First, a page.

Researchers develop improved techniques for medical imaging

Biomedical engineer Abhinav Jha, an assistant professor at the McKelvey School of Engineering and of radiology at the School of Medicine, both at Washington University in St. Louis, has published two papers recently related to improving imaging methods for medical applications.

Jha has long advocated that artificial intelligence (AI) tools used in medical applications for image processing need to be evaluated based on clinical tasks, not visual appeal.

In a study published in IEEE Transactions on Radiation and Plasma Medical Sciences, Jha and his collaborators developed a tool that demonstrates the potential to improve performance on clinical tasks. The tool has been developed in the context of denoising myocardial perfusion imaging (MPI) single-photon emission computed tomography (SPECT) images, which help evaluate blood flow to the heart muscle.

Read more on the McKelvey School of Engineering website.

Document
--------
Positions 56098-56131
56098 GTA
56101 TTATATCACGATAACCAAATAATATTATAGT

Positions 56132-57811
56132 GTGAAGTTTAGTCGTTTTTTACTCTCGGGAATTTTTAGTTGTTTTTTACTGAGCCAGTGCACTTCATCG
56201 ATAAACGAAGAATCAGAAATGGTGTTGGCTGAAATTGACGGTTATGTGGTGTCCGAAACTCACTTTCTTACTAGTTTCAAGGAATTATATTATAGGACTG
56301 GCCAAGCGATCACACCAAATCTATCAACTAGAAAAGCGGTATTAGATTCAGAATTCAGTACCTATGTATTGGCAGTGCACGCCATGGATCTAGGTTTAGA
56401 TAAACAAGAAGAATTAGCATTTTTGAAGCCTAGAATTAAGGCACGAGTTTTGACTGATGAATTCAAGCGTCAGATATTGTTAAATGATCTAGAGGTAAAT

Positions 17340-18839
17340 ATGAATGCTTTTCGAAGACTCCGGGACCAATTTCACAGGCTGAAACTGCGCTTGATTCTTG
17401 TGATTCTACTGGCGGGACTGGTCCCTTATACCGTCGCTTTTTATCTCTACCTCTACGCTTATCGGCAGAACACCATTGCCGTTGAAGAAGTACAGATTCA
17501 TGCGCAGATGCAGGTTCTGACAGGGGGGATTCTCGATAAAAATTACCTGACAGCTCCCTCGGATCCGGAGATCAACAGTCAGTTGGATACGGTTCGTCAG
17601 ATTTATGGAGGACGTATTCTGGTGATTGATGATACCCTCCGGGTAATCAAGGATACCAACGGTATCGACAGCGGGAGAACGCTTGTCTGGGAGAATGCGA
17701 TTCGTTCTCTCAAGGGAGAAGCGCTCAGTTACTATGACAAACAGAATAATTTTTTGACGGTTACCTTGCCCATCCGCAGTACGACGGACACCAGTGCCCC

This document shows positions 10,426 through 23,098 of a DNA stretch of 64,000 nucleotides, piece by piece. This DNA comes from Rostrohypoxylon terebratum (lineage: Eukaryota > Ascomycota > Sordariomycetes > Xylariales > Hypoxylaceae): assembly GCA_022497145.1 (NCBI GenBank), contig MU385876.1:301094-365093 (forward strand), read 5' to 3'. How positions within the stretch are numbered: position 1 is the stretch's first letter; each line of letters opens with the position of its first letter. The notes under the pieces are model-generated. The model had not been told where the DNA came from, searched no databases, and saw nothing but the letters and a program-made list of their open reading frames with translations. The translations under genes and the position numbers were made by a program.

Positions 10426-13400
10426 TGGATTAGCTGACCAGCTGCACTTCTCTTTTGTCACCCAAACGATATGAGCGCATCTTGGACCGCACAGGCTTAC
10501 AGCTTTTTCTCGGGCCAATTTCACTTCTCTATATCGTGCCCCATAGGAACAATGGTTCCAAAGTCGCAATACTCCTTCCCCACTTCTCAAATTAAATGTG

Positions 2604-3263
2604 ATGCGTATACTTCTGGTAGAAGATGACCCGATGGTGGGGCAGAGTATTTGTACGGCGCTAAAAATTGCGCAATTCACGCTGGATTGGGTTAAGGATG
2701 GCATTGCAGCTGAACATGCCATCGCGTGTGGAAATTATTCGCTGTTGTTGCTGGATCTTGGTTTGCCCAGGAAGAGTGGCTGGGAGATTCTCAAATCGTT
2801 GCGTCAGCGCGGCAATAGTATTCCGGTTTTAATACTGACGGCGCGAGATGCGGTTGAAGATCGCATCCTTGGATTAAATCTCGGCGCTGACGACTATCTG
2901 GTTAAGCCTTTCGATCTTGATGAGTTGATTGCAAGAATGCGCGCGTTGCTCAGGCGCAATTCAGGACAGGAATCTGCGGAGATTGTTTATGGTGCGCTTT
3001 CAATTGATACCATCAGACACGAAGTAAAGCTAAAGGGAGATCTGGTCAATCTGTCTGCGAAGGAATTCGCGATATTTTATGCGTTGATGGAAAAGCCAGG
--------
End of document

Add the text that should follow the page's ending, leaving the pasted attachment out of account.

Separately, Jha and his collaborators developed a new imaging method for personalized cancer treatment. Recently published results from a computer-based clinical trial indicate that the method may be reproducible in humans and merits additional clinical testing.

In a study published in the Journal of Nuclear Medicine, Jha and collaborators evaluated the effectiveness of a specialized single-photon emission computed tomography (LC-QSPECT) imaging method to estimate doses of alpha-particle-emitting radiopharmaceutical therapy (a-RPT). 

Read more about that work on the McKelvey Engineering website.

Leave a Comment

Comments and respectful dialogue are encouraged, but content will be moderated. Please, no personal attacks, obscenity or profanity, selling of commercial products, or endorsements of political candidates or positions. We reserve the right to remove any inappropriate comments. We also cannot address individual medical concerns or provide medical advice in this forum.